Not enough trained workers for jobs

NEEDS FOR GROWTH — Curt Hippensteel, chair of the Division of Applied Technology at West Virginia Northern Community College, discusses some of the labor needs of growing industries locating in the Ohio Valley, as well as the educational opportunities available to meet them, during a seminar held at the college’s Weirton campus Tuesday. The seminar was held by the college, in coordination with the Weirton Area Chamber of Commerce. -- Craig Howell

WEIRTON — A wave of new industry-based jobs is heading toward the Upper Ohio Valley, but there aren’t enough people with the skills needed to fill them.

That was the message delivered as part of a special education seminar held Tuesday at the Weirton campus of West Virginia Northern Community College and hosted by the college, in conjunction with the Weirton Area Chamber of Commerce.

Approximately a dozen area residents and representatives of business, industry and government were in attendance, as Curt Hippensteel, chair of WVNCC’s Division of Applied Technology, explained there is a shortage of workers with the necessary skills to fill the jobs anticipated for the region as petroleum and other industries continue to grow.

“This is not just our region,” Hippensteel said. “If they have industry, they have this same needs.”

He noted much of the reason can be attributed to those who do have the skills approaching retirement age, and younger workers focusing more on four-years or more of college in order to pursue professional positions instead of the trades.

“There is a lot of demand, but not much supply right now,” he said, adding some projections showed the possibility of 7,000 jobs being available per year in some regions of the country, while being able to fill less than 500.

WVNCC, he said, as well as Eastern Gateway Community College and the John D. Rockefeller IV Career Center, have programs Hippensteel said can prepare residents for such jobs.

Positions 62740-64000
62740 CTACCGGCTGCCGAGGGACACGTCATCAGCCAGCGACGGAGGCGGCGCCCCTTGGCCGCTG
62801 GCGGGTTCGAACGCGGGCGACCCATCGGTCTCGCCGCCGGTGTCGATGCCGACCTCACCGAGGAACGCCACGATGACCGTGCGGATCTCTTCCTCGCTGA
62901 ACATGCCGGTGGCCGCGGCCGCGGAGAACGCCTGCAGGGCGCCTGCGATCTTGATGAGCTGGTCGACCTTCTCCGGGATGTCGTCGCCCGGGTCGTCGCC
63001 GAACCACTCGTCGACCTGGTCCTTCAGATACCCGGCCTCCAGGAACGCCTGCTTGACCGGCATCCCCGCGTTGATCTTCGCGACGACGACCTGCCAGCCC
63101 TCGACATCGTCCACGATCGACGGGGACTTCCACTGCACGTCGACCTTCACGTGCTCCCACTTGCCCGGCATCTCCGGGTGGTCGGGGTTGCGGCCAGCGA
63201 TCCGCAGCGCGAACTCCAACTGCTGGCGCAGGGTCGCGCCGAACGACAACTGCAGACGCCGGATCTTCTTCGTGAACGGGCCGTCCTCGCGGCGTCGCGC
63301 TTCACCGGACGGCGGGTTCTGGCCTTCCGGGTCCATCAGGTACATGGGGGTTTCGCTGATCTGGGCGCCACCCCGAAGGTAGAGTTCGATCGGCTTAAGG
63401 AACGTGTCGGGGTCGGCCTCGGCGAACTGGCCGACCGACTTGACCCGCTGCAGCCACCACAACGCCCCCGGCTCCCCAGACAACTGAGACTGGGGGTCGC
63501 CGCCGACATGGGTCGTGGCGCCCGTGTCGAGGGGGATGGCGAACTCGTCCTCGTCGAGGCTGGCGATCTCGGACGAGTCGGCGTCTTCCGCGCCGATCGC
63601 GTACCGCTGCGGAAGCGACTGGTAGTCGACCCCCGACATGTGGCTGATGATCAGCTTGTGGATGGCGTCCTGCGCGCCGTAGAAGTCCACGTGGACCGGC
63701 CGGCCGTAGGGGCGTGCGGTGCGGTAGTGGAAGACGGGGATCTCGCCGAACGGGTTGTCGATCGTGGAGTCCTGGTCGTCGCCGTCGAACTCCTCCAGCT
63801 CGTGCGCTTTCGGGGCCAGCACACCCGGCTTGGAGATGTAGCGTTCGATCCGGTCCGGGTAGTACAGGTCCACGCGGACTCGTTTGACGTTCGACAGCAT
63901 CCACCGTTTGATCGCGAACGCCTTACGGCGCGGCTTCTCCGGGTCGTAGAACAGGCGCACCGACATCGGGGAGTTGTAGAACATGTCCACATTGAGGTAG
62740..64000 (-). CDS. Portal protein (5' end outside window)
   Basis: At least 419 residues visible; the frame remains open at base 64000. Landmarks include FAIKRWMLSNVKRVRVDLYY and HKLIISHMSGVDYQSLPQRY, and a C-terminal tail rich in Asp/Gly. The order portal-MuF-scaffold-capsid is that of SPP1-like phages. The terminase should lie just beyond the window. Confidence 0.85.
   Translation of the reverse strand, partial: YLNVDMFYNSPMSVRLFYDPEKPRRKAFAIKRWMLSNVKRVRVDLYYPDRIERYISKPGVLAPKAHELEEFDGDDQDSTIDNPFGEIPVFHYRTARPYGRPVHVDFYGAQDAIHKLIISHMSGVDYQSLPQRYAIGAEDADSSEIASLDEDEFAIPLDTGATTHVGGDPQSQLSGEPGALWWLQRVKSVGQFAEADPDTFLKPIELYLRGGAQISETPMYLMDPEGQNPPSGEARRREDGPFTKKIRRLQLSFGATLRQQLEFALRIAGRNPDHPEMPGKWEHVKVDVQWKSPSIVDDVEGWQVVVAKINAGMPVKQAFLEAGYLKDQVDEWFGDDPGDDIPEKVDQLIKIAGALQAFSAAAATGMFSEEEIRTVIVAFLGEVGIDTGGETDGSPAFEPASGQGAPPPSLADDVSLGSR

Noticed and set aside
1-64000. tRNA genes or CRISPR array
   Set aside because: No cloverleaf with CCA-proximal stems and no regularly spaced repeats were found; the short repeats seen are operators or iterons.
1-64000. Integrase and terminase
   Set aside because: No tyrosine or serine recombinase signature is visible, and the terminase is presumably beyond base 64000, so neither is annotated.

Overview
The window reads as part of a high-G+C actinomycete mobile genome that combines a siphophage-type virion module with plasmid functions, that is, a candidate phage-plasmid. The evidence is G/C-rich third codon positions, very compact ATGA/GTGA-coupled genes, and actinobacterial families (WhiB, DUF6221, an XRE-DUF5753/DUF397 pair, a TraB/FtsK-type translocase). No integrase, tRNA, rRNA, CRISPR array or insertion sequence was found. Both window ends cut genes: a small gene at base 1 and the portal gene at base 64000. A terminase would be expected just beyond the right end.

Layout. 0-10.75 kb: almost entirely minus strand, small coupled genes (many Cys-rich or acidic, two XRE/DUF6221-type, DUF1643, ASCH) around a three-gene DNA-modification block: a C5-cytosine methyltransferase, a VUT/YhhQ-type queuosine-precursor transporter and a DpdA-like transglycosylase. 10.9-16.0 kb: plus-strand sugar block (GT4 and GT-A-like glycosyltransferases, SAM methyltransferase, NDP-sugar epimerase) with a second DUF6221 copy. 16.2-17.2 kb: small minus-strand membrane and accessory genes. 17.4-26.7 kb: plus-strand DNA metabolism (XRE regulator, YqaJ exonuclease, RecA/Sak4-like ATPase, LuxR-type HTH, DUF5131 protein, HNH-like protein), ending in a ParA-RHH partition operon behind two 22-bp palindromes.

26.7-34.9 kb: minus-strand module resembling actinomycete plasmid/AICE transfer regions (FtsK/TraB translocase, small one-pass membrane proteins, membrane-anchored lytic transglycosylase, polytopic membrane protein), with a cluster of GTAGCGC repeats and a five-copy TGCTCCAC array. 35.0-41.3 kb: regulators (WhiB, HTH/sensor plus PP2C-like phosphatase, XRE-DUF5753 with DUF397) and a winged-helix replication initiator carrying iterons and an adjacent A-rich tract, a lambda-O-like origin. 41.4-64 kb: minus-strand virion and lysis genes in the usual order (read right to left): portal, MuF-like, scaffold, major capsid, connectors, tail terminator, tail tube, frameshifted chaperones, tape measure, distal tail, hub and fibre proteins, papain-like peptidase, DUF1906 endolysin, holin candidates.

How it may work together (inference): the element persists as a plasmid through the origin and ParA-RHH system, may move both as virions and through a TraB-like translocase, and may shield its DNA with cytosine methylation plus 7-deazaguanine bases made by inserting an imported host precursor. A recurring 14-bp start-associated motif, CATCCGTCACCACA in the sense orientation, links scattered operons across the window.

Hippensteel showed examples of four WVNCC graduates who were able to land positions in industries thanks to the programs offered at the college.

“A lot of them will have jobs before they graduate,” he said.

Hippensteel noted one individual was receiving job offers while in class, while another accepted one position and has since received multiple promotions.

WVNCC currently offers a variety of training programs, including advanced manufacturing, chemical operator technology, industrial maintenance, instrumentation, petroleum technology, refrigeration/heating/air conditioning, and welding. The advanced manufacturing and industrial maintenance programs are available at the Weirton campus, and Larry Tackett, WVNCC vice president of economic workforce and development, noted the college is working to develop a welding training center in the city.

Tackett also noted the college has partnership programs with some area high schools, including Brooke, which can allow early admission and lead to students completing their technical certification by the time they graduate high school.

Special training also can be arranged for area businesses, if they find their employees are in need of additional programs.

“If we don’t have a person to do it, we have the resources to bring someone in,” Tackett said.

Chamber President Brenda Mull extended her thanks to WVNCC for presenting the seminar, and asked those in attendance to contact the chamber with suggestions on other possible seminar topics.

“We hope it’s something that will benefit you as a business,” she said.

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